Review: The Letter

It is worth stating at the start of this review that I am not what you may think of as a visual novel player. I find that the genre is generally tedious, managing to drag a short story out into hours of unnecessary dialogue and missed opportunities. After following the Kickstarter campaign and development of The Letter, though, I had high hopes for a visual novel that wouldn’t make me want a refund for my time.

As of this writing, I have played two hundred hours of The Letter. I’ve gone back over and over to try new dialogue and action options, looking to find all of the memories and outcomes hidden in the game. I’ve still not found everything, and I do not know all of the possible outcomes. I do know that I will keep playing until I have found every possible end to this game.

I was right to hope that The Letter would be more entertaining than my usual experience in visual novel games. At least half of the story is backed by professional voice acting, and the characters have faces and poses as full of expression as the dialogue they deliver. The backgrounds are equally expressive, adding warmth or terror to scenes as needed to keep players engaged. The overall effect is a cohesive game that uses little details to build player immersion while delivering a story that would have been interesting on its own if a bit mundane.

The real accomplishment of The Letter is the relationship players build with the characters. As the game progresses, every conversation is seen from at least two sides, with players moving through the same days as all of the main characters. Decisions made as one character affect the options available when the same scene replays from the other person’s perspective. Each rehash of a conversation allows players to repair [hurts??] from the initial interaction, or add fuel to emotional fires that can sever friendships and create danger.

Every dialogue option affects the relationships characters have with each other, as well as the outcome of the game. Players can see this information in real time, with immediate changes reflected in relationship meters and the timeline of events. There is also a decision tree that keeps track of the decisions players have made, showing where the passive option or a change to the story occurred. Interspersed throughout the game, players also encounter dangerous quick time events, though the developers graciously made these events entirely skippable, even for first-time players. While the events within The Letter are well-built, no game has ever improved by virtue of mandatory quick time events. That the developers recognized this fact and created a failsafe for casual players is a huge boost to the overall score of the game.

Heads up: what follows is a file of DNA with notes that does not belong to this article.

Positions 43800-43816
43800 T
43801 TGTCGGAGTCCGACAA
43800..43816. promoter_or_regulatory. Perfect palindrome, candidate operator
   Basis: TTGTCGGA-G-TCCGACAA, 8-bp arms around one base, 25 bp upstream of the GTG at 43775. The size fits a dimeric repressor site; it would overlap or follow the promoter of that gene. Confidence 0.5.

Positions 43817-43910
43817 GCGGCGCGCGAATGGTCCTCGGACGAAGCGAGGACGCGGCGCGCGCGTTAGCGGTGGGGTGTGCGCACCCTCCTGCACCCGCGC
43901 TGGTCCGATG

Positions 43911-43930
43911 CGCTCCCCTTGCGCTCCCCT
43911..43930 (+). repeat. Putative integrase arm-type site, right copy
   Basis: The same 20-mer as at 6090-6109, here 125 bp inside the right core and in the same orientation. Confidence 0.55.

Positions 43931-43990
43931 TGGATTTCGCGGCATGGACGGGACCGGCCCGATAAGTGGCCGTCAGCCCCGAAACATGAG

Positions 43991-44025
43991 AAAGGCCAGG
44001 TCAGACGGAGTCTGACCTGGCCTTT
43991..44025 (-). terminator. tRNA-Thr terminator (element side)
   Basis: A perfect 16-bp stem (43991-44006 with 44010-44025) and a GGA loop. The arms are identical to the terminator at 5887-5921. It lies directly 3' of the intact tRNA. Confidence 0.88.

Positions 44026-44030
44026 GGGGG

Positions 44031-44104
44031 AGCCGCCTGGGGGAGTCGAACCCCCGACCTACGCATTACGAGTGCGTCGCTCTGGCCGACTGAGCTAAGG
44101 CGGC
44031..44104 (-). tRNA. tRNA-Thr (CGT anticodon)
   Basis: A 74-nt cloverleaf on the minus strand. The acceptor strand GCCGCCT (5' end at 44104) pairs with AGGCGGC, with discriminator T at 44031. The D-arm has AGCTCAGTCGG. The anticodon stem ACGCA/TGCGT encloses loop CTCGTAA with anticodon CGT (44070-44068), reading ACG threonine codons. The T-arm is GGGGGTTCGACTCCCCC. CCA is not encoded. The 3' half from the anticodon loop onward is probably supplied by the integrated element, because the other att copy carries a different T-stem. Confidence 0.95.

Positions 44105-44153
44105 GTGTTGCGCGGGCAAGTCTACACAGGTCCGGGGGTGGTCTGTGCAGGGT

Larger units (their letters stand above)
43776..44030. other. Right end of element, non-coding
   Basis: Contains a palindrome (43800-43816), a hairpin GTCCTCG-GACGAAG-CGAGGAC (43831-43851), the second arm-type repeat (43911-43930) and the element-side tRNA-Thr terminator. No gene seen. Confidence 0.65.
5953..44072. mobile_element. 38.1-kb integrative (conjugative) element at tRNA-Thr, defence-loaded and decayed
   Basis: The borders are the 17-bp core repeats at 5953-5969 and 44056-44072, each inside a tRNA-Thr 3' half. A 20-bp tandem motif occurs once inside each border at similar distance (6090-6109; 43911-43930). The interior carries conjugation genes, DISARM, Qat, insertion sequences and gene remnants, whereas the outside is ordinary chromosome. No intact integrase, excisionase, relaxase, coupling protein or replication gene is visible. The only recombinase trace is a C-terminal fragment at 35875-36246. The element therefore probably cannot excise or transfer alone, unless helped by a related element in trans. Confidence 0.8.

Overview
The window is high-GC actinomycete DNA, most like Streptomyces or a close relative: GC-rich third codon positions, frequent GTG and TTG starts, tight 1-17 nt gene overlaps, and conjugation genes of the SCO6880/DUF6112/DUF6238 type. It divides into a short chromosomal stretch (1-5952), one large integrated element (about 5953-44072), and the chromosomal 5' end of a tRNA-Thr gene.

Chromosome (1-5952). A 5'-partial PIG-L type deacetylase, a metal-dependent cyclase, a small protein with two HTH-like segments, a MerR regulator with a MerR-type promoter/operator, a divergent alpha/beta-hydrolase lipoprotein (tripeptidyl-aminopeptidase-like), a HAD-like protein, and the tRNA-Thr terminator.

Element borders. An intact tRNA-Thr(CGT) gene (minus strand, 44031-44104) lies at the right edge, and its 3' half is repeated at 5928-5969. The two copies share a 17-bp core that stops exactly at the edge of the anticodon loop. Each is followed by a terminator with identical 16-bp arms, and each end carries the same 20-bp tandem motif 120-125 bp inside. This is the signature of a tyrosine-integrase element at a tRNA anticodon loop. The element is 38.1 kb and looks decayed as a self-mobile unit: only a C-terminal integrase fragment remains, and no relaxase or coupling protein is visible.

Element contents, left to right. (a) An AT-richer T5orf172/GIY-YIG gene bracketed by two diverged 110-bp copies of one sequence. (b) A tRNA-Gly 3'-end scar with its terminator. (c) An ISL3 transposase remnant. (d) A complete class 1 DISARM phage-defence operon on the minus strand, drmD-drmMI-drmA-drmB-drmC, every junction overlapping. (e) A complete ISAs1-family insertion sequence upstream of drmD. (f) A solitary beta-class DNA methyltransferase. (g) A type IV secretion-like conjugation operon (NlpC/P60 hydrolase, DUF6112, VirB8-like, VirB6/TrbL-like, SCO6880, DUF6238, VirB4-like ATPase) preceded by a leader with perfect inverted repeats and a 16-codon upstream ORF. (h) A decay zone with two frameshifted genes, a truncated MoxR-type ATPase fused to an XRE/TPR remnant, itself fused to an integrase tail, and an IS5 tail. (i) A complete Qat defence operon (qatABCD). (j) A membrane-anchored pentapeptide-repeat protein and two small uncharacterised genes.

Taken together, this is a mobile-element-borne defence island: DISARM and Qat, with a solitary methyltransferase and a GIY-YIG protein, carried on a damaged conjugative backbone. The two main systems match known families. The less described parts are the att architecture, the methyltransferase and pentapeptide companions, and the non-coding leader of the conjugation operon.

There is not much to say as far as technical issues. A developer would have to work hard to overtax a computer with a visual novel, and The Letter falls squarely within the expected parameters of a functional video game. No one should have trouble running multiple programs in the background while playing, nor will visuals be an issue for even the cheapest monitor. The few technical aspects there are to rate are entirely in the layout of the user interface and controls of the game. To that end, the interface is self-explanatory and manages to have abundant options while staying out of the way of gameplay. The controls to read, skip, and pause are mapped to both the keyboard and mouse. A handy super skip that rushes past all previously read dialogue makes replay a breeze.

My sole complaint with the entire user experience of The Letter boils down to some minor issues with language localization, but even that is oddly charming within the game. The characters may be living in England, but they come from many different countries and backgrounds. The hiccups in verb tense or ownership are generally endearing and are sporadic enough that they do not subtract from the story at hand.

The story itself could easily have been a novella. The characters are well written, with personalities ranging from the sweet and naive to the gratingly entitled. Their interactions with one another seem natural, and their reactions to the strange events around them never feel contrived. The basic gist of the story is that four friends and three acquaintances find themselves cursed by an evil spirit haunting an old mansion. To get out, they must work together and see past their differences to defeat the ghost. She can strike anywhere, at any time, a fact underscored by the dozens of deaths related to the mansion happening all around town.